Ther photo was easy because it is my niece, who is preparing for her first communion. His normal state was to be very active, never stationary for more than a minute. Left on her own, she would wear a t-shirt and probably out there in the dirt. What I see in this photo is that she has been told to be nice, to stay still and not to ruin her dress.
It was 1987 and the family was living in Stoughton, Massachusetts. It’s a blue collar area, not particularly chic. There were always kids playing outside, which you didn’t see so much in the more prosperous neighborhoods. There was a lot of excitement. First Communion is a very big deal. The reasoning is that the girls become brides of Christ, so their outfits are like a wedding dress, and the boys wear white suits, white shirts, white ties. They are seven years old, considered old enough to have a notion of sin. My niece must be just 40 years old.
Her grandmother, who also lived there, was very pious, as was her uncle – it’s her right fist. My niece has the pictures, however, and she tries not to think about all of the fellowship. To me, she seems like she doesn’t like it at all. She was very lively and she looks a little impatient, a little annoyed – but it’s only one day and she’s going to try to get out of it.
The TV and stereo are really dated to this photo. Another thing about the image – and others of mine – is that there is quite a bit of clutter. I’m sure some people did some tidying up before I got there, but I think they mostly let things slide. I loved it, because it helped tell the story of the people and their lives in this room. And also, I loved it because I grew up in such a different kind of house, where everything had to be put away as soon as you stopped using it. As if you had never even been there, as if all signs of your activities had been erased.
I’m not into celebrity photography at all. I think they are already sufficiently covered. The people I photographed for At Home, my photo book project, are very real. There are stories to be told there. When you photograph a family in their own home, they let their guard down. Once you have that invitation to come in, you don’t have to constantly negotiate whether you can take a photo. You are ready.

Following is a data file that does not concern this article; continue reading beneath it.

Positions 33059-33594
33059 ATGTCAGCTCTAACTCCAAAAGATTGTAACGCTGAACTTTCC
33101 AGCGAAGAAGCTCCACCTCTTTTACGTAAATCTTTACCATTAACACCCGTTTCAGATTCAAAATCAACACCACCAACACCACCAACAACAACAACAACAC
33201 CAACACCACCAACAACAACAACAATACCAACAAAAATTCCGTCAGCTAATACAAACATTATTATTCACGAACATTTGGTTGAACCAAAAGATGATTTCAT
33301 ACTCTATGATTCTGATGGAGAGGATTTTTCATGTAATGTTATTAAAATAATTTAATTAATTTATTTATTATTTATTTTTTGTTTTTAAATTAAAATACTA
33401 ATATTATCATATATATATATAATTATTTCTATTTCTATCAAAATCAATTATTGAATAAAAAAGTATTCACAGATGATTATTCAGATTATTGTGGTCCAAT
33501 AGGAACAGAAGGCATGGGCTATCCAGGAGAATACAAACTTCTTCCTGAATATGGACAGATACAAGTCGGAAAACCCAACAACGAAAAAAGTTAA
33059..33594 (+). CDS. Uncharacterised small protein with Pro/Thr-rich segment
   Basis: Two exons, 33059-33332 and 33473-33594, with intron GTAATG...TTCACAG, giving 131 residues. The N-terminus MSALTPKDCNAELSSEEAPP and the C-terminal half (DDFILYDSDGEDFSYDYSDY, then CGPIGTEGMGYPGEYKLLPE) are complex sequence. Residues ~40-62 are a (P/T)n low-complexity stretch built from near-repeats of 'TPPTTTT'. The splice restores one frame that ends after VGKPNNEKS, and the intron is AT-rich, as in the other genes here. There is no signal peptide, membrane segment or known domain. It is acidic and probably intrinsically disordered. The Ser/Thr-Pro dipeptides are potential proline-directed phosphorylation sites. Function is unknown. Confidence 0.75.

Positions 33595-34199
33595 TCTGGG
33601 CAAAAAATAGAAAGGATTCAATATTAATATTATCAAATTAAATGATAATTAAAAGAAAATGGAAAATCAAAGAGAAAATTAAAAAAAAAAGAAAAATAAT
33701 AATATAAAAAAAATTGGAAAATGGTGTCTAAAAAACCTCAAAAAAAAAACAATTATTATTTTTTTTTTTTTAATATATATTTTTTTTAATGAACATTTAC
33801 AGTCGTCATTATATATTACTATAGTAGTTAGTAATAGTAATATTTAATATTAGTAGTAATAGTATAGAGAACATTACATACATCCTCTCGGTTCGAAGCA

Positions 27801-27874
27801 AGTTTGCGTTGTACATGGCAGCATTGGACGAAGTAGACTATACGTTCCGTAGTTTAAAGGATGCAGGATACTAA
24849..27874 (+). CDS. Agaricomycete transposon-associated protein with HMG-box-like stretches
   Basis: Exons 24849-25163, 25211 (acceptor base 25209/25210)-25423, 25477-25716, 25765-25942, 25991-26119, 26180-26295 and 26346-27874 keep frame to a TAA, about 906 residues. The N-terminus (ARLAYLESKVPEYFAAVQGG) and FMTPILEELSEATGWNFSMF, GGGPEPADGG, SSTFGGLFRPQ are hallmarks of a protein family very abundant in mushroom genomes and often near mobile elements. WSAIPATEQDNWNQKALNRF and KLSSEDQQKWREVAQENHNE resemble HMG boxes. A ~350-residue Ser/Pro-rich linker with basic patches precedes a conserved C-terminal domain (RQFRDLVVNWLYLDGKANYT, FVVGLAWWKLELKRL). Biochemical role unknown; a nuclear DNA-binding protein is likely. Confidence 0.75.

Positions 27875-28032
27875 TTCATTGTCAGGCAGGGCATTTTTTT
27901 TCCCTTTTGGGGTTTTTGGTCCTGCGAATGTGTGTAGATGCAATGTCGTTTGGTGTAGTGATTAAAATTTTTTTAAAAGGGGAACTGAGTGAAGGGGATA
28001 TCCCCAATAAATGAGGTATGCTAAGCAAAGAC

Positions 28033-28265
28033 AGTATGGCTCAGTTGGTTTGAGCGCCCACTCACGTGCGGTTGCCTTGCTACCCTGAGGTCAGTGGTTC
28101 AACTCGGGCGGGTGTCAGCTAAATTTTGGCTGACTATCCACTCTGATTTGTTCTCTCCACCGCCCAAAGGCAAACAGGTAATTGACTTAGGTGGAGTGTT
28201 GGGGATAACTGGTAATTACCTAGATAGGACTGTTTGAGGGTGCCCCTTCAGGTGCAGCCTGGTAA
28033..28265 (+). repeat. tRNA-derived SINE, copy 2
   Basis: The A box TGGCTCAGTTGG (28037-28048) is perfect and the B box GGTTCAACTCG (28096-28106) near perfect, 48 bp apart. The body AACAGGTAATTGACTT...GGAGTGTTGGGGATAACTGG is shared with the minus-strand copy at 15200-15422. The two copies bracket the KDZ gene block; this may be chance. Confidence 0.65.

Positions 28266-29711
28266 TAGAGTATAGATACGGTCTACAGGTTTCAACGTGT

I went out looking for people to photograph. I was seeing someone and just felt like I had to ask. Maybe I liked their faces or their interaction with their children. A lot of people refused or looked at me like I was crazy. I wanted to ask more questions so badly, but I couldn’t get on my nerves. If I saw a probable prospect, I would tell my boyfriend to leave, because I thought I would be less threatening on my own. He got used to it.
I never knew what kind of picture I was going to take. I wasn’t advocating anything. I could tell someone he didn’t have to smile, but it was about as blunt as that. I just grab the moments. It was one of six rolls of film that I shot that day, using my Leica range finder. I tended to shoot a lot of movies – mainly because I’m just excited.
Some families that I shot have become my friends. When I injured my back and couldn’t work for a few months, a mother let me know that if I lost my apartment I could stay with them. It knocked me out. Other times people started bickering, or there was clear tension, and I had to cut the session short. I remember one very cold day I had done a workout that just wasn’t happening – even the dog was stiff. I returned to my car to find that the locks and doors were frozen. I had to go back to the family and ask for help.
Photographing people at home is so much different from photographing them outdoors. A house is such a good representation of who someone really is. But I can’t wait to get out of my house now. I get my vaccination next week. There is a big world out there – and it will be great to come back.
CV of Susan Kandel
Neither: Washington, DC, 1949
Qualified: Massachusetts College of Art
The influences: “Lee Friedlander and Garry Winogrand are at the top of the list. Also my teachers, Tod Papageorge and Nick Nixon.
High point: “Include one of my photographs in the Museum of Modern Art exhibit, Pleasures and Terrors of Domestic Comfort.”
Low point: “Leave the lens cap in place while photographing a wedding. Just a roll of film, but that’s enough! “
Superior Council: “Seize every opportunity – and don’t have any preconceived ideas.”